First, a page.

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Wiley Interdiscip Rev Cogn Sci. 2017 May;8(3). doi: 10.1002/wcs.1420. Epub 2016 Sep 21.

Models of neuromodulation for computational psychiatry.

Author information

1
Translational Neuromodeling Unit (TNU), Institute for Biomedical Engineering, University of Zurich & Swiss Federal Institute of Technology (ETH Zurich), Zurich, Switzerland.
2
Wellcome Trust Centre for Neuroimaging, University College London, London, UK.
3
Max Planck Institute for Metabolism Research, Cologne, Germany.

Abstract

Psychiatry faces fundamental challenges: based on a syndrome-based nosology, it presently lacks clinical tests to infer on disease processes that cause symptoms of individual patients and must resort to trial-and-error treatment strategies. These challenges have fueled the recent emergence of a novel field-computational psychiatry-that strives for mathematical models of disease processes at physiological and computational (information processing) levels. This review is motivated by one particular goal of computational psychiatry: the development of 'computational assays' that can be applied to behavioral or neuroimaging data from individual patients and support differential diagnosis and guiding patient-specific treatment. Because the majority of available pharmacotherapeutic approaches in psychiatry target neuromodulatory transmitters, models that infer (patho)physiological and (patho)computational actions of different neuromodulatory transmitters are of central interest for computational psychiatry. This article reviews the (many) outstanding questions on the computational roles of neuromodulators (dopamine, acetylcholine, serotonin, and noradrenaline), outlines available evidence, and discusses promises and pitfalls in translating these findings to clinical applications. WIREs Cogn Sci 2017, 8:e1420. doi: 10.1002/wcs.1420 For further resources related to this article, please visit the WIREs website.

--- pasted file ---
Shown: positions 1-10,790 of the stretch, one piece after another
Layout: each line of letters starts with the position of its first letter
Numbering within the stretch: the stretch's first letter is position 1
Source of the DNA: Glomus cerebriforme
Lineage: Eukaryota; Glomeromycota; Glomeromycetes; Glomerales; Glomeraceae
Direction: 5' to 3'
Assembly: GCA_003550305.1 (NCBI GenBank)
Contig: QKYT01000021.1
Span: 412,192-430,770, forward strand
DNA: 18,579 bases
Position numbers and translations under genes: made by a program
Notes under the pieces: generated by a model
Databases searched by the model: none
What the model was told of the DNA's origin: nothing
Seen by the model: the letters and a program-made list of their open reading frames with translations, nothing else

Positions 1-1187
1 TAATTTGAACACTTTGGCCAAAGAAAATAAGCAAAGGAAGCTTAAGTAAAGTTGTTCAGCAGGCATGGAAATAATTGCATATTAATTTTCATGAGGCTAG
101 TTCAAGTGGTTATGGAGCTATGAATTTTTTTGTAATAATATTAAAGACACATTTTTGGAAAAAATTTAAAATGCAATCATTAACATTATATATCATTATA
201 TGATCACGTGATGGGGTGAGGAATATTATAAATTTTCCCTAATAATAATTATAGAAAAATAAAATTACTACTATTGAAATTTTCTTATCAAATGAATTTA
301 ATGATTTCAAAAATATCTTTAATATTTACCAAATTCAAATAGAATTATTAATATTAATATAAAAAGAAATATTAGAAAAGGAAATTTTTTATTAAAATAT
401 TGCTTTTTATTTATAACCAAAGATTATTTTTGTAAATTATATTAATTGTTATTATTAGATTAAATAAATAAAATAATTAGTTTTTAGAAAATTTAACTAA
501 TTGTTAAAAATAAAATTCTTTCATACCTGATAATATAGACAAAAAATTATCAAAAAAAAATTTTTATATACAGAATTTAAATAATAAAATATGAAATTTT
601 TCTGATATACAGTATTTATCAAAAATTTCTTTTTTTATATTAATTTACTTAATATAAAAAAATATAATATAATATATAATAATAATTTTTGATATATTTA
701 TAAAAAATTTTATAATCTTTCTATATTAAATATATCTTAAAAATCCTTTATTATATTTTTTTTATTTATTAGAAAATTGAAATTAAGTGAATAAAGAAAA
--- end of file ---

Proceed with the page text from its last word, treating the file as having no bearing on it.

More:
PMID:
27653804
DOI:
10.1002/wcs.1420
[Indexed for MEDLINE]

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